We mentioned the reactions of some adults who have been abused as children to see all of some category of people – all priests, all men – as abusers. And sometimes,  when abused children grow into powerful grown-ups, their need to prevent abuse and the tug to reenact it fuse into becoming preemptive abusers. The vengeful fantasies of the powerless become the oppressive actions of the powerful.

For one of the most dangerous stances in the world is thinking you are a powerless victim when you actually have great power. We live in a generation when Jews are vulnerable – but also have great power.  Rockets landing on Haifa or a murder in the West Bank remind Jews so sharply that we are vulnerable, that fear often makes us forget we also have – and have used -- enough power to occupy and smash another nation.

Similarly, the America that was vulnerable to a terrorist attack can destroy the world and has indeed ruined Iraq.

So each people must re-imagine how to deal with its own Amalek.

Dr. Barbara Breitman, a psychotherapist and spiritual director who teaches Pastoral Counseling at the Reconstructionist Rabbinical College, sees the three separate moments in the command about Amalek – “Remember; blot out the memory; don’t forget” as parallel to the process of recovery from abuse.

She explains that when people move through a process of healing from childhood abuse:

•    First,  the victim needs to acknowledge there has been a history of abuse and recovering the memories in the body and the mind.
•    But then, when the survivor is no longer weak and powerless but safe in a good place, s/he needs to let go of an obsession with the abuser so s/he can shift  identification from victim to survivor; for it is when people cling to a sense  of self as victim and/or harbor unrealistic and obsessive fears and rage about  the abuser that they place themselves in positions to be re-victimized or  become abusers themselves .

•    Finally, s/he must learn to hold all this in exquisite balance.  Do not forget! -- that evil does exist in the world, both beyond us and within us.

 Jews, Christians, and Muslims must all face, understand, and transcend the bloody streaks in each of our own different religious traditions that lead to the dehumanization and murder of others. If we pretend they are not there, we are ignoring the wisdom of this interlinked commandment. We can heal each other by healing our selves, heal our selves by healing the other.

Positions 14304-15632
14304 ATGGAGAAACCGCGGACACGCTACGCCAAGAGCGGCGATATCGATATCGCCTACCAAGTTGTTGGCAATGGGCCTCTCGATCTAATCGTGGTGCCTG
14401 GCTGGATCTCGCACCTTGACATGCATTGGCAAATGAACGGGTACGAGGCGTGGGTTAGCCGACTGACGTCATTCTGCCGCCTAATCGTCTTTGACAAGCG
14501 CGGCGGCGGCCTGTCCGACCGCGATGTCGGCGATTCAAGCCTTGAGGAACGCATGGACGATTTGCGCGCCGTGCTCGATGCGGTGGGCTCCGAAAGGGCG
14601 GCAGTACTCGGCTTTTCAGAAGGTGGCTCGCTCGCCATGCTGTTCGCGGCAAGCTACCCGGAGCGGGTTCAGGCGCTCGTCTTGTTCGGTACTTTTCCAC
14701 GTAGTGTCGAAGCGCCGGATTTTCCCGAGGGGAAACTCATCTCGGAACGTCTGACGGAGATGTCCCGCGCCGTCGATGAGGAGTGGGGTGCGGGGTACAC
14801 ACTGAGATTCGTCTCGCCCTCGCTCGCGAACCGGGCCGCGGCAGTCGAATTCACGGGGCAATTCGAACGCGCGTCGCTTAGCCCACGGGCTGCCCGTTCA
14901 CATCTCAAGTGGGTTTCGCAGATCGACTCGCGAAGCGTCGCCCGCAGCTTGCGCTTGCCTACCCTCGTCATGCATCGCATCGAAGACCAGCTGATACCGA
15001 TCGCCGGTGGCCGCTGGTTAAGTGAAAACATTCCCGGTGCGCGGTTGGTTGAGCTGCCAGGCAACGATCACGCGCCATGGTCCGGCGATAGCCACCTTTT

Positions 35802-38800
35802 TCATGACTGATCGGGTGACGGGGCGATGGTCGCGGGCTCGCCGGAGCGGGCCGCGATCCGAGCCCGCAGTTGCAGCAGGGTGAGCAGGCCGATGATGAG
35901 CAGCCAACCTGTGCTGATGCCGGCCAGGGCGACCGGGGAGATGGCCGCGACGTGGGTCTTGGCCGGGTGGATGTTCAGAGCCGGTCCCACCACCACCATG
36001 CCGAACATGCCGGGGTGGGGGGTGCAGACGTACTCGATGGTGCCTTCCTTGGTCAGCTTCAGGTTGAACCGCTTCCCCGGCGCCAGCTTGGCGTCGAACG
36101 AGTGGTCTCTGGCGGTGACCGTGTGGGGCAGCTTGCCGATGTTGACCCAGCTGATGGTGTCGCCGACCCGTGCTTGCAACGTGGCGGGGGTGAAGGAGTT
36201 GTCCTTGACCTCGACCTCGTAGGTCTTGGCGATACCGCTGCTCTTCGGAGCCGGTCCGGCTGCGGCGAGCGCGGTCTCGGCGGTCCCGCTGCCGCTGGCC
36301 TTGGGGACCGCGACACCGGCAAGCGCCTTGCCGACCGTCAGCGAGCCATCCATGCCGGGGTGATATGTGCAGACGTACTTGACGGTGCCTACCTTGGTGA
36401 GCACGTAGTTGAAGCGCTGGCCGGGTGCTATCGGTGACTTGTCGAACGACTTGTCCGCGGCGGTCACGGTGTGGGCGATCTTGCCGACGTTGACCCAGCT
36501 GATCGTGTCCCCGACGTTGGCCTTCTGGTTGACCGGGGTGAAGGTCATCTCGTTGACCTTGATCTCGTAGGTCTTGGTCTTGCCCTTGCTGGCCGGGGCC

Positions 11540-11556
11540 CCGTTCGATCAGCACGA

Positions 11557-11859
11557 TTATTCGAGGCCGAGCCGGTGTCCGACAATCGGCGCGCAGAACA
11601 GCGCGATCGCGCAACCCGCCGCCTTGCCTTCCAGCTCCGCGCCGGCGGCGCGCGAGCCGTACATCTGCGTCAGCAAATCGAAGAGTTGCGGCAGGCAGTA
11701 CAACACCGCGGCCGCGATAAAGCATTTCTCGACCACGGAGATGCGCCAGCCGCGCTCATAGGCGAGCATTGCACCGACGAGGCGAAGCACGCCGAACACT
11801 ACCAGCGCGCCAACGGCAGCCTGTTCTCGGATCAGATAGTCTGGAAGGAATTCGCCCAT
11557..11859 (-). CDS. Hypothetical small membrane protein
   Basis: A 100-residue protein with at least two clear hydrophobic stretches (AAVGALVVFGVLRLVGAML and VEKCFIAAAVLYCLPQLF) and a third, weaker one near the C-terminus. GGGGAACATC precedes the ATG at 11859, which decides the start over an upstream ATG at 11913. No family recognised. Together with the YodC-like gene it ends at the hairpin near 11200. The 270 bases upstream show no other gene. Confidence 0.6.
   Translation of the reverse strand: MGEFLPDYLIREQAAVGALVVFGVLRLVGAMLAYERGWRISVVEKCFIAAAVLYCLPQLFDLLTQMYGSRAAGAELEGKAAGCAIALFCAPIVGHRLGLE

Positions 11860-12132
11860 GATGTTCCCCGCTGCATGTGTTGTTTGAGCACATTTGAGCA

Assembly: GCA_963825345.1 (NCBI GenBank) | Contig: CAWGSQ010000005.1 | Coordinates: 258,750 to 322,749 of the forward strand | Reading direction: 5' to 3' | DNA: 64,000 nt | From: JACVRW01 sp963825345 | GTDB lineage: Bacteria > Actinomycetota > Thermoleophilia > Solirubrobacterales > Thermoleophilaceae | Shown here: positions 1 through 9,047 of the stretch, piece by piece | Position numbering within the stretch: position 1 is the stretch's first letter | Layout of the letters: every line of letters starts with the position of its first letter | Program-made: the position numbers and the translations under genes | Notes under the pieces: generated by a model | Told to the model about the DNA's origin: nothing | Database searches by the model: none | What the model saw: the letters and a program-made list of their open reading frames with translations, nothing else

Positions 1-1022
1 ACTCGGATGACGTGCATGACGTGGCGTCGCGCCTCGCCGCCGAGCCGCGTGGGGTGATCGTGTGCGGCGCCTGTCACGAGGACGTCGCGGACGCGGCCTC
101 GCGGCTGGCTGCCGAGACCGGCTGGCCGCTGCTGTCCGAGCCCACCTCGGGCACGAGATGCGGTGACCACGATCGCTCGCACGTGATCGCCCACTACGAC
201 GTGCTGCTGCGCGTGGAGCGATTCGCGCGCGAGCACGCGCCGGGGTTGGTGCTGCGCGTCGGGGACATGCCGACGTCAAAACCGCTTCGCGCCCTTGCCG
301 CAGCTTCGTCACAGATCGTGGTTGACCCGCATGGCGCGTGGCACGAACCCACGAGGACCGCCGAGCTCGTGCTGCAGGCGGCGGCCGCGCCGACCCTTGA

We must take this step not only in political policy,  but in public psychospiritual cleansing. Rituals to remember the abuse must be followed by rituals to celebrate the liberation. The bitter herb of Passover must not consume the meal: there must also be the joy of communal song and wine. 

Just as Biblical Judaism  followed the mournful commemoration of the Destruction of the Temple (the 9th of Av) with a day (the 15th of Av) of public dance and joyful marriage;  just as Rabbinic Judaism followed the same mournful anniversary with seven weeks of Prophetic consolation leading to renewal of the year and the soul on Rosh Hashanah --  so must the Jews of our generation create the celebratory forms that transcend the Holocaust, for otherwise we are doomed only to reexperience it. 

And Palestinians, even when still living under occupation, must learn to encode this transcendence of their own Naqba, their own Disaster, into resistance that is firm, compassionate, and joyful. A resistance that multitudes can join, with persistence even in the face of death, as the Egyptians of Tahrir Square did. A resistance that dances.

With blessings of shalom, salaam, peace —  Arthur & Phyllis
* Parts of this essay draw on our just-published book Freedom Journeys: The Tale of Exodus and Wilderness Across Millennia (Jewish Lights), avaiklable from The Shalom Center's "Shouk Shalom" bookstore. Click the brown banner in the left-hand column.